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  • Ancestors and Anxiety: Daoism and the Birth of Rebirth in China
  • David C. Falgout (bio)
Stephen R. Bokenkamp. Ancestors and Anxiety: Daoism and the Birth of Rebirth in China. Berkeley: University of California Press, 2007. 220 pp. Hardcover $49.95, isbn 978-0-520-24948-6.

Stephen Bokenkamp in his recent work Ancestors and Anxiety: Daoism and the Birth of Rebirth of China offers a welcome addition to Chinese literary and religious history. His prior projects might lead one to expect to find him addressing questions concerning the early relations between Buddhism and Daoism as China's famously diverse religious scene developed. This new book makes such a contribution. Focusing on the earliest Chinese involvement with Buddhist elements, he argues for the need to reconsider how some authors have portrayed the early interactions between these two influential religious traditions, especially regarding the controversial issue of the particular forms of religious influence involved in the interaction. In this way, his recent book can be said to point, in harmony with his other works, toward broader implications for religious studies in general. For at least these reasons most readers of contemporary religious studies will be pleased with the book.

The distinctness of this study is also due to the fact that it focuses on non-Buddhist Chinese texts recently translated by Bokenkamp and others, texts that shed light on pre-Buddhist Chinese perspectives regarding Buddhist elements entering into the broader society. The most central text treated in the main chapters is the Declarations of the Perfected (Zhen'gao), collected by Tao Hongjing (456–536 c.e.) and based on the rituals and visions of the Celestial Master Daoist Yang Xi (330–386? c.e.), which includes what Bokenkamp describes as a compilation of "visionary transcripts and autograph materials," including "not only compelling descriptions of the fates of the dead individuals, but also high family drama" (p. 13). These materials allow for a distinct and informative glimpse into the interaction between daily social concerns and tales concerning the dead. Ancestors and Anxiety also includes an illuminating investigation into an imperially sponsored debate of 318 c.e. aiming to establish the forms of ritual that the emperor regarded as deviant, thus punishable, mortuary practices. After considering these sources in great detail, the book returns to a question central to Bokenkamp's other works, namely the implications that this study has for interpreting the much-debated Lingbao scriptures, Daoist religious texts some-times described as one of the earliest paradigmatic examples of Buddhist influence upon Chinese religion. Bokenkamp argues that reanalyzing the Lingbao texts in light of sources such as Declarations reveals a significantly new understanding of how Buddhism played a role in shaping Chinese religious life. [End Page 561]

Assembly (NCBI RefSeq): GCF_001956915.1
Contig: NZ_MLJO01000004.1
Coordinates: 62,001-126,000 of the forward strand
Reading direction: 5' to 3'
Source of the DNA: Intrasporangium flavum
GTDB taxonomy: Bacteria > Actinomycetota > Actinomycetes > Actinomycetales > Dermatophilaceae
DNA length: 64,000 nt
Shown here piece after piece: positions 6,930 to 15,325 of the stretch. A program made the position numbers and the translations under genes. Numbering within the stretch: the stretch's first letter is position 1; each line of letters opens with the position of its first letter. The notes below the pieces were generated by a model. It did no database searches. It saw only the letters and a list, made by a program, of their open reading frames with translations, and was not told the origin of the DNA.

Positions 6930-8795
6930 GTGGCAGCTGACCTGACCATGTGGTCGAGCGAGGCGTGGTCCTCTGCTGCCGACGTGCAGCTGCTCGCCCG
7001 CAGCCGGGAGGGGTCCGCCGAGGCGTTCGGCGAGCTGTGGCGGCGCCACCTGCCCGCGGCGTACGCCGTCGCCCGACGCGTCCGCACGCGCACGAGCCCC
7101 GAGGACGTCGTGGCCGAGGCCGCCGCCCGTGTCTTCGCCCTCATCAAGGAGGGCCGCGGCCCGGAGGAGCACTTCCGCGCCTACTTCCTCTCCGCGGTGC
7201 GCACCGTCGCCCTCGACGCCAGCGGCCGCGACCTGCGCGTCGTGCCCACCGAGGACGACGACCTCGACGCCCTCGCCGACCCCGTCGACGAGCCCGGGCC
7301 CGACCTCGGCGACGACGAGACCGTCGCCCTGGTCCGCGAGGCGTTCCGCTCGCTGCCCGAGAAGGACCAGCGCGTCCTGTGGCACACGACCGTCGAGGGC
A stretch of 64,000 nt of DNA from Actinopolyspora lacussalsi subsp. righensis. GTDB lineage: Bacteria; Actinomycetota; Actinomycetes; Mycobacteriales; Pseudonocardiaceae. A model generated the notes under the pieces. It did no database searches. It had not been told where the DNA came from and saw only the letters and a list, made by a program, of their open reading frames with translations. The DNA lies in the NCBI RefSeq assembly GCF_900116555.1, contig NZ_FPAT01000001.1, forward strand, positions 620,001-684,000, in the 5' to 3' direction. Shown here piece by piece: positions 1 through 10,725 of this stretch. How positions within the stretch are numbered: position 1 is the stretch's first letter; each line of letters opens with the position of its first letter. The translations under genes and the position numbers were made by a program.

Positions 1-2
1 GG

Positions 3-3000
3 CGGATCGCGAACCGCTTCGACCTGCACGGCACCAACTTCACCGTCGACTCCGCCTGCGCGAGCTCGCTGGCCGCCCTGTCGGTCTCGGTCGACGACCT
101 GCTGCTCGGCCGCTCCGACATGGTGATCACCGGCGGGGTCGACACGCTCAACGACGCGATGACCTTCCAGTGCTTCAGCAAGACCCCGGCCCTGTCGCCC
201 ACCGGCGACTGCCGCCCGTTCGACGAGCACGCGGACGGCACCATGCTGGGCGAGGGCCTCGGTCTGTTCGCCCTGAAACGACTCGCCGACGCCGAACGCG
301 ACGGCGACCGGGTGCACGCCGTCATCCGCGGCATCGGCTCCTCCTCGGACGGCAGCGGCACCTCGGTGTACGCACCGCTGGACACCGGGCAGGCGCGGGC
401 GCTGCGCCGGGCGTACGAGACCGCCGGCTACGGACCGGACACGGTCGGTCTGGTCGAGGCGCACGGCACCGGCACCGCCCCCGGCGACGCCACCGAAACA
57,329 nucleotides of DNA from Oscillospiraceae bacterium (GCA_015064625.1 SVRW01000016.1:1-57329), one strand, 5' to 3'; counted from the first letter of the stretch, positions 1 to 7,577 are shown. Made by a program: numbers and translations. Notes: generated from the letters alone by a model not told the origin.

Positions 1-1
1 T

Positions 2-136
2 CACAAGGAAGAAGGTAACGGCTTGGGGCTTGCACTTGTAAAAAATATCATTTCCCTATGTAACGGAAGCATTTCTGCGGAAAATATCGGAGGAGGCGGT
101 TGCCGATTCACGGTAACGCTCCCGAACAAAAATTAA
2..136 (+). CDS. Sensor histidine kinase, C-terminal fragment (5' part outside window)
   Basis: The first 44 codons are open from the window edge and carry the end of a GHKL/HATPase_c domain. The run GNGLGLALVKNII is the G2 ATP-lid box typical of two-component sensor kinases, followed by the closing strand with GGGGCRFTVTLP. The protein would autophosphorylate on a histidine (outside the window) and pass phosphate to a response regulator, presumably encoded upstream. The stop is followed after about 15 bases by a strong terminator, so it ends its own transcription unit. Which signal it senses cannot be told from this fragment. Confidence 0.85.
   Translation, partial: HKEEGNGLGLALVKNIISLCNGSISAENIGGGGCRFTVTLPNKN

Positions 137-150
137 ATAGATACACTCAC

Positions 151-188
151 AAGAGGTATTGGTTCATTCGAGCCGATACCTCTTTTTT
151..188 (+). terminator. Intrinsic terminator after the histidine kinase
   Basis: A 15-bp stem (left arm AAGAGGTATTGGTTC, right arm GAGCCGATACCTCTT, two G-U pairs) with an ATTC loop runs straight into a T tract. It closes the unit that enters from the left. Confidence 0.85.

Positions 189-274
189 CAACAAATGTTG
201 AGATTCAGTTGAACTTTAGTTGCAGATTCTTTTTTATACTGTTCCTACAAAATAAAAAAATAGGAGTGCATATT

The non-Buddhist perspectives on the early influx of Buddhism into Chinese religion are marshaled, according to Bokenkamp, in order to

provide evidence that Buddhist accounts of rebirth and the afterlife did not come to be accepted in China by default, or through ideological poverty, or by fiat. Instead, they were gradually adapted into preexisting Chinese conceptions of how to deal with the dead because they helped to solve particular problems among the living.

(p. 10)

The early interaction between the developing Daoist religion and imported forms of Buddhism in China is portrayed as not primarily about deciding between lofty doctrines or competing styles of religious practice. Instead, the interaction is described in terms of a curious range of concerns about everyday problems surrounding the roles of family, religion, and ritual within third- to sixth-century Chinese societies. It is thereby in this secular sense that the theme of anxiety is invoked.

Anxieties concerning the status of the dead in the afterlife are the main focus. It may at first seem odd to a Western audience to approach this topic in terms of the affairs of the living, for, as Bokenkamp notes, Western religions tend to "emphasize commemoration of the dead rather than what the dead might recall" (p. 46). But, during this time in China, "anxieties projected onto the dead most often concern fears that descendants will fail to carry out the memorial services that would deliver the dead from purgatory" (p...


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